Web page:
With the contents of an average student room adding up to almost £2,200* it may be worth making sure you’re covered for your valuable possessions when you’re a student. Computers and entertainment equipment can be especially expensive to replace if flood damaged or targeted by thieves.
What is student insurance?
Student insurance covers your belongings against theft, loss, or damage caused by things like fire, storms, vandalism, floods, and burst pipes while you’re at college or university.
In rented accommodation, buildings insurance should be covered by your landlord, but insurance for your belongings usually won’t be and if you live in shared accommodation, each housemate will need their own contents insurance. University halls may offer a contents policy as part of the rent, although it’s likely to be very basic cover.
To be eligible for student insurance you must be over 18, in full-time education (or part-time if you receive Disabled Students’ Allowance), and attending a university or college in the UK.
What's covered by student insurance?
The most basic student contents insurance policy will cover belongings you keep in your student house or halls (such as clothes, TV and non-portable desktop computers) for many types of damage or loss.
You won’t usually be covered if your laptop is stolen from a café or on the way to a lecture. To have your possessions covered when they’re out of your home, you’ll need to add personal protection or extra gadget insurance to your policy.
You may also choose to add cover for accidental damage to computers to your basic policy, and if you cycle around the campus and beyond, you may want to add bike cover.
Most insurers will offer flexible options so you can tailor your cover to suit your needs; whether you want to insure individual items or everything in your room.
You should carefully read and be sure you understand the full terms and conditions of any insurance policy you choose.
You will have to pay the first part of most claims – this is known as an excess. Your schedule will detail the excesses which apply to your policy.
Some exclusions will apply to policies. Always check the policy to see what is excluded.
Am I covered by my parents’ home contents policy?
Most standard home contents policies automatically provide around £5,000 worth of cover for items ‘temporarily removed from the home’. So this could include belongings kept in student accommodation, provided you live at home outside of term time.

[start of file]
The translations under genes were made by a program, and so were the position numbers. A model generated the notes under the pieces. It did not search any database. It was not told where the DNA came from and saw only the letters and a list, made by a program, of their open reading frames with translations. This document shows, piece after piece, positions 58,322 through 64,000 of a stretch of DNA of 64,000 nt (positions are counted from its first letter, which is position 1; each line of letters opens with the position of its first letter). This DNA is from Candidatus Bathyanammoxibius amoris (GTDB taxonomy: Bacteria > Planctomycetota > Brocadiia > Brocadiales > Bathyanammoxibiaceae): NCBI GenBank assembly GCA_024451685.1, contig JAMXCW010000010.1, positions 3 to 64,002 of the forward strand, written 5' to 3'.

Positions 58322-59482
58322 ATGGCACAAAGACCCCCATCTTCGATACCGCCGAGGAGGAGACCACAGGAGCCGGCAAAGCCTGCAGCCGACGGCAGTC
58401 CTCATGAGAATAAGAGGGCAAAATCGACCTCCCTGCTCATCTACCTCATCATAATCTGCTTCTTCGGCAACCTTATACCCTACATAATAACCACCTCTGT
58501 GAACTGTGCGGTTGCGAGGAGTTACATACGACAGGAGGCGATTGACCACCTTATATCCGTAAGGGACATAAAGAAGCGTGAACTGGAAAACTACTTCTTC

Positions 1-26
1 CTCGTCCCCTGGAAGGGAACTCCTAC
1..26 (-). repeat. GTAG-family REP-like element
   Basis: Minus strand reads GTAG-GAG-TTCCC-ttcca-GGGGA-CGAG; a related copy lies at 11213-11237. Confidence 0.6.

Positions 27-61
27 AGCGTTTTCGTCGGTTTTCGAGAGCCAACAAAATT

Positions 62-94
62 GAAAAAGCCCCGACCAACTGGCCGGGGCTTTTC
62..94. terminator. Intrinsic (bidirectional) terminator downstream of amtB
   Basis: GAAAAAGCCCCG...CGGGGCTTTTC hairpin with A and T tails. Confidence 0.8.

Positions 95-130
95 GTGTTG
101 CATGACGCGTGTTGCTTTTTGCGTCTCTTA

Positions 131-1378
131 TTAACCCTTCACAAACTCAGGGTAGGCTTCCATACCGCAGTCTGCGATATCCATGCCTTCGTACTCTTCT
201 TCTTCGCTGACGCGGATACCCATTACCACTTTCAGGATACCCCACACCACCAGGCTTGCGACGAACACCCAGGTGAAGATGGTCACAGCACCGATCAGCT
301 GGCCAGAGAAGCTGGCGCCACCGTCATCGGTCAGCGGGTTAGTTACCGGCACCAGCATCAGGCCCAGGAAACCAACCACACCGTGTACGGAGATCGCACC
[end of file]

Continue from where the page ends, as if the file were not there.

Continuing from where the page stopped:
It’s worth noting, however, that your parents’ no-claims bonus would be affected if you made a claim on their policy. Plus, the excess (the amount you pay towards your claim) is likely to be higher on standard contents insurance than a student policy.
A standard policy will also often have exclusions that might not suit your lifestyle as a student. For example, a laptop that goes missing at a party which is not held at the registered policy address might not be covered, so student-specific insurance might be a better option.
How much does student insurance cost?
You can get student contents insurance which will give you the most basic level of cover from as little as £25 a year with HSBC. This includes accidental damage cover for home entertainment equipment, mirrors, and glass up to £250 per incident.
Additional cover can be added for bicycles and for laptops and other high-value items.
When's the best time to get student insurance?
Get your insurance ready to start from the day you move into your student accommodation. Most policies will also cover contents in transit between your parents’ home and your university at the beginning and end of term.
It’s important to review your insurance every year to make sure you’re still adequately covered, especially if your situation has changed. You’ll need different insurance for a shared student house than you will for halls of residence, for instance.
Did you know...? It’s estimated that a third of the UK’s students become victims of crime – mainly burglary and theft.
Did you know quote source - https://www.thecompleteuniversityguide.co.uk/preparing-to-go/staying-safe-at-university/